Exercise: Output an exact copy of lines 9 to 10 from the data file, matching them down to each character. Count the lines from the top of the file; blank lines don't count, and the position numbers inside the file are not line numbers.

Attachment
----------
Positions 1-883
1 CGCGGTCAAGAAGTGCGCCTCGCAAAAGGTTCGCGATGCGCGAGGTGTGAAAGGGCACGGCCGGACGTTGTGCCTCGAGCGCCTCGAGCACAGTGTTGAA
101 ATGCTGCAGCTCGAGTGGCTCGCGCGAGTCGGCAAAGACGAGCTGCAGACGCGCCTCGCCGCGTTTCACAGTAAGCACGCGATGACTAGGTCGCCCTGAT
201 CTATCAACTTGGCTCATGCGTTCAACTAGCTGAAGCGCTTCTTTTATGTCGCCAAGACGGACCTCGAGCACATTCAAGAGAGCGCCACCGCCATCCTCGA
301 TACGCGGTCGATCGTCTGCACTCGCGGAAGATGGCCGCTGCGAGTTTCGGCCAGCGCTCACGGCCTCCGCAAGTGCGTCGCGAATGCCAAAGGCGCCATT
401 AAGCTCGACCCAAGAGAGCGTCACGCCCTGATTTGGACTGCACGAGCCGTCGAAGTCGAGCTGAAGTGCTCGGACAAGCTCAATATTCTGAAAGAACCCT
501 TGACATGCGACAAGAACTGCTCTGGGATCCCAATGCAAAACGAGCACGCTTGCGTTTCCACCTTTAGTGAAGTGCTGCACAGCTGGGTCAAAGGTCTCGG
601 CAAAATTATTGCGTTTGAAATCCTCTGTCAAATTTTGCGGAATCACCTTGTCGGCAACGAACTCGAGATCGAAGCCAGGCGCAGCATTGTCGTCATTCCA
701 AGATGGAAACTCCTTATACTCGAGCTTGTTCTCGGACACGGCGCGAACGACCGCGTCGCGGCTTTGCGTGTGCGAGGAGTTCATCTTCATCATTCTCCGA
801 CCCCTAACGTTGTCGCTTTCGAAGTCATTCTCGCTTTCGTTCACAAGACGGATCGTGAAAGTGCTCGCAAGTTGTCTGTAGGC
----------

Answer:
701 AGATGGAAACTCCTTATACTCGAGCTTGTTCTCGGACACGGCGCGAACGACCGCGTCGCGGCTTTGCGTGTGCGAGGAGTTCATCTTCATCATTCTCCGA
801 CCCCTAACGTTGTCGCTTTCGAAGTCATTCTCGCTTTCGTTCACAAGACGGATCGTGAAAGTGCTCGCAAGTTGTCTGTAGGC